Go to 'thermo-' entry Go to 'dino-' entry Go to 'chondro-' entry Go to 'aero-' entry Go to '-logy' entry Go to 'thaumato-' entry Go to 'nano-' entry Go to '-sophy' entry Go to 'bucco-' entry Go to '-ism' entry Go to '-lysis' entry Go to 'galacto-' entry Go to '-anthropy' entry Go to 'pneumo-' entry Go to '-ploitation' entry Go to '-lithic' entry Go to '-sepalous' entry Go to 'onco-' entry Go to '-parous' entry Go to 'dermato-' entry Go to 'multi-' entry Go to 'dodeca-' entry Go to '-zoon' entry Go to 'vermi-' entry Go to 'crystallo-' entry Go to 'biblio-' entry Go to 'eco-' entry Go to 'juxta-' entry Go to 'facio-' entry
Affixes: the building blocks of English
Affixes: the building blocks of English

mal- Also male-.

Improperly; badly; wrongly.

[French mal, from Latin male, badly.]

Some words acquired via French include malady (Latin habitus, having as a condition); maladroit (French à droit, properly); maltreat (French maltraiter); and malcontent (French content, pleased).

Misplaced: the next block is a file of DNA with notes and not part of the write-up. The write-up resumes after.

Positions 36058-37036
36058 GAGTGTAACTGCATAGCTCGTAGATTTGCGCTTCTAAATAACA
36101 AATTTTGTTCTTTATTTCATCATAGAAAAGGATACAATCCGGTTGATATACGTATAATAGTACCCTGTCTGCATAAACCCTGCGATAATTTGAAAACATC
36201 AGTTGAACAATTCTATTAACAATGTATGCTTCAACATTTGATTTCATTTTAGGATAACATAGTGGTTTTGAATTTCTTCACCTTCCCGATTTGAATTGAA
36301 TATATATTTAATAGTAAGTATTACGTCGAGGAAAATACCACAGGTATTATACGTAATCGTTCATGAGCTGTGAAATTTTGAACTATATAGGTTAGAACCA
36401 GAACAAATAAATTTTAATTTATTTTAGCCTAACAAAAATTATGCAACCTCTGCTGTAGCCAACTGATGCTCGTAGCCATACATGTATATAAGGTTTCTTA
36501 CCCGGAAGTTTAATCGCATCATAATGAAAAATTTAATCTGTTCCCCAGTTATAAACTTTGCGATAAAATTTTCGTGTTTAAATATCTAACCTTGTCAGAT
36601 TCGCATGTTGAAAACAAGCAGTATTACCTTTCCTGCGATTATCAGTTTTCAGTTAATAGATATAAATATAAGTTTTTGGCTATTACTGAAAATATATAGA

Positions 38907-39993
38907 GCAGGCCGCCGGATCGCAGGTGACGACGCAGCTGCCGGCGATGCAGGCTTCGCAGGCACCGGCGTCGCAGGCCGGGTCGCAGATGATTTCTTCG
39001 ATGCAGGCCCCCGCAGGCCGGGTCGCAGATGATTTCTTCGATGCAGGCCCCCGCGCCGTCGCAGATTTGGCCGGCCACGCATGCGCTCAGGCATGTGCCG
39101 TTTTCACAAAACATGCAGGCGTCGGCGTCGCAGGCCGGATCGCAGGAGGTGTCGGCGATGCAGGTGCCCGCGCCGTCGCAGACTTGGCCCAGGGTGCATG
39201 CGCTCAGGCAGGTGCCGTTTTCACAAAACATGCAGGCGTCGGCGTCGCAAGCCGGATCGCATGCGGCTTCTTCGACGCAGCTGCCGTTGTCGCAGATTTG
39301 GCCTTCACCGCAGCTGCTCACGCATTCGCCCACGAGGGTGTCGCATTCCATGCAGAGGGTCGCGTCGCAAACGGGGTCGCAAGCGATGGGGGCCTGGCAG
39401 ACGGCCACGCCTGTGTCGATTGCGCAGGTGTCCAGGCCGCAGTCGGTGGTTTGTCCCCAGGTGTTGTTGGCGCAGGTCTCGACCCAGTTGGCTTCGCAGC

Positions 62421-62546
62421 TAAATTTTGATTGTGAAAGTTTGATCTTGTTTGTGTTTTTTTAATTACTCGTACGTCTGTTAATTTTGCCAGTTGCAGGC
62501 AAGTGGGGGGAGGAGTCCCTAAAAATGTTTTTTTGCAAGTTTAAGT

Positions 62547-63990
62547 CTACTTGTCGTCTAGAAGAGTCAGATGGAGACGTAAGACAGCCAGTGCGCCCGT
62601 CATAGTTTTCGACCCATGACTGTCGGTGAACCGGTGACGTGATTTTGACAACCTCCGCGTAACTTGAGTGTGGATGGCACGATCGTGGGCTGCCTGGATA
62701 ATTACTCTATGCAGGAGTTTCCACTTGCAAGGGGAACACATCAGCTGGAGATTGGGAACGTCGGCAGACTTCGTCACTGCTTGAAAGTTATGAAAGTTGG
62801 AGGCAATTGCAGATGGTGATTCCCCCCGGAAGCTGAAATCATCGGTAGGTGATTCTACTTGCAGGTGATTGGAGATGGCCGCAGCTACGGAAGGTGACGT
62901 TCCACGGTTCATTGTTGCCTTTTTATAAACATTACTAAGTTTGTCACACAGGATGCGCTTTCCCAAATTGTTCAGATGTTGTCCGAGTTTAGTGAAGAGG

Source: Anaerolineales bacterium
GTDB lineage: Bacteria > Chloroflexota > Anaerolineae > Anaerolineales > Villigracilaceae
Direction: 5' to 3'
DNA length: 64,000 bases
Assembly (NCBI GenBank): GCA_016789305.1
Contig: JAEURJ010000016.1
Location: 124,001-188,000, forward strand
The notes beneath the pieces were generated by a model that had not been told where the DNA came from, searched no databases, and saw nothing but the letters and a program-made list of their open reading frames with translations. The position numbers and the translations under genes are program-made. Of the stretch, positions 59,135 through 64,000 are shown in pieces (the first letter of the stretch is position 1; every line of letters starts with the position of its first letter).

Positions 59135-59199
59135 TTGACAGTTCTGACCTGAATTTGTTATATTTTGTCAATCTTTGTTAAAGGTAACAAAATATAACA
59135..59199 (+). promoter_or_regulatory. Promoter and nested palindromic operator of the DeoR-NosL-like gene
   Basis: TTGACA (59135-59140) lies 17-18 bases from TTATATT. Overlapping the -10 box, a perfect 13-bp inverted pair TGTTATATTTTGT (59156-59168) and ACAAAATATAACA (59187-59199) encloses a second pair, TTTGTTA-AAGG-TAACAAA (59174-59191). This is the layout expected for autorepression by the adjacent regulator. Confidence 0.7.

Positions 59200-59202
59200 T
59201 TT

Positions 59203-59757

Many terms have been formed on English stems, of which a few examples are malnourished, affected by a bad or insufficient diet; maladjusted, failing or unable to cope with the demands of a normal social environment; malfunction, a failure to function normally or satisfactorily; malpractice, improper, illegal, or negligent professional activity or treatment; malodorous, smelling very unpleasant.

Some early examples were spelled male-, though this is long defunct as an active ending: malediction (Latin dicere, to speak); malefactor (Latin facere, do); malevolent (Latin volent-, wishing).

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